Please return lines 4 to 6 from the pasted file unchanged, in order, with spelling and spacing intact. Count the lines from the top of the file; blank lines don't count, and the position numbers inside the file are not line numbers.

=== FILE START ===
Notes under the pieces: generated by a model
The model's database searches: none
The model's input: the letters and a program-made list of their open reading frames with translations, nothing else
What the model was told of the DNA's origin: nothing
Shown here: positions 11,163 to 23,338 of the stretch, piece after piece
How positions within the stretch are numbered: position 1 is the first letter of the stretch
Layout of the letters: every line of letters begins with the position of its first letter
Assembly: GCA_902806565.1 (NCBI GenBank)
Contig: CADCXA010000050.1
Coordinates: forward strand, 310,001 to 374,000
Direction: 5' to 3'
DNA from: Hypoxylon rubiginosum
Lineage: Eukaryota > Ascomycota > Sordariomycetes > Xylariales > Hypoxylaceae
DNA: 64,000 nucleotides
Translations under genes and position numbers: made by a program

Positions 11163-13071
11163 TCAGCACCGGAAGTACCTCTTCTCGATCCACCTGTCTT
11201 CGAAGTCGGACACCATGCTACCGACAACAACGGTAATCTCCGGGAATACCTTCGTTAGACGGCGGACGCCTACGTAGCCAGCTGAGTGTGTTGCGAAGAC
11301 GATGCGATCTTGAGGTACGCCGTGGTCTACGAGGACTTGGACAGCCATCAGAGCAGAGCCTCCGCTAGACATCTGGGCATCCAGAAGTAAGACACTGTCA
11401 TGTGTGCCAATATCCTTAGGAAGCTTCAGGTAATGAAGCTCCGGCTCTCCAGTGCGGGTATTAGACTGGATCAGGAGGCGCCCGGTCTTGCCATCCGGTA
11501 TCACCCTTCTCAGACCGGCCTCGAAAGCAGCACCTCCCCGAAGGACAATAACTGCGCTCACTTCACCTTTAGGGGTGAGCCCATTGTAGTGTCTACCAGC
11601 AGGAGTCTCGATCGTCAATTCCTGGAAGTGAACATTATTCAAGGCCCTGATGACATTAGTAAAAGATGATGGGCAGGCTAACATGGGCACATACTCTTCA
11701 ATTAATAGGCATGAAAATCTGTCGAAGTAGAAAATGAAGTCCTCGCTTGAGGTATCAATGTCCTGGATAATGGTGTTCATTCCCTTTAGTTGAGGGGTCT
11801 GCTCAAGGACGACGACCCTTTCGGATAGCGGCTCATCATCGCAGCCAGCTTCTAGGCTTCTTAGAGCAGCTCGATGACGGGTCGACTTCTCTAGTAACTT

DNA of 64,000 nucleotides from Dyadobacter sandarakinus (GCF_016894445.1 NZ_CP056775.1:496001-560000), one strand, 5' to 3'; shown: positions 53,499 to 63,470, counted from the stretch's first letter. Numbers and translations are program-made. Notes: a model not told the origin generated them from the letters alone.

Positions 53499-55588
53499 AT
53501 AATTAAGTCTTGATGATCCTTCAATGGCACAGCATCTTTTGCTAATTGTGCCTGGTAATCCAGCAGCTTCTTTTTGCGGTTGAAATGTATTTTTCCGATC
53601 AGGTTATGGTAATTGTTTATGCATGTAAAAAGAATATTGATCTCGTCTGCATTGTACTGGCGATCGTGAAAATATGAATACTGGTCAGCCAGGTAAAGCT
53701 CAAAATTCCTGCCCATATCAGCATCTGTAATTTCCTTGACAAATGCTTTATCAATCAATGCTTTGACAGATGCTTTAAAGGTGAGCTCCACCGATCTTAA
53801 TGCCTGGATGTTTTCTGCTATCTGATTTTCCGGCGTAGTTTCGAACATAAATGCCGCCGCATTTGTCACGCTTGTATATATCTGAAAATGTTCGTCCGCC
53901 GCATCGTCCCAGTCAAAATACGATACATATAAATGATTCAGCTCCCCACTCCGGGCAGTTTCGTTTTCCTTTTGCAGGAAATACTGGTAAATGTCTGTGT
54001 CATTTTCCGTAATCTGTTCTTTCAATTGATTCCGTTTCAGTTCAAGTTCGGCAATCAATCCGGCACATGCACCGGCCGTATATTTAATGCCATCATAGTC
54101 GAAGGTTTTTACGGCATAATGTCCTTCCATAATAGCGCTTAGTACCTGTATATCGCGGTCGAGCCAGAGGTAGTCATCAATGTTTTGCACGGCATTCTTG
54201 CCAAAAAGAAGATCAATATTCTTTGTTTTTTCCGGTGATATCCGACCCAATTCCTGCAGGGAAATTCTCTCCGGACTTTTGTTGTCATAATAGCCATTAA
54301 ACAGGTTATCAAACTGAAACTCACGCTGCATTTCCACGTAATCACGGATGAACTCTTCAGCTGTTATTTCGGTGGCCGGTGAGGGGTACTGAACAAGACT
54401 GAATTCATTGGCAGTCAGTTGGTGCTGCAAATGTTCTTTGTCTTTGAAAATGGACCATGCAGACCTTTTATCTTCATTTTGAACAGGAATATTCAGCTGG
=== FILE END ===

What the model was told of the DNA's origin: nothing
Shown here: positions 11,163 to 23,338 of the stretch, piece after piece
How positions within the stretch are numbered: position 1 is the first letter of the stretch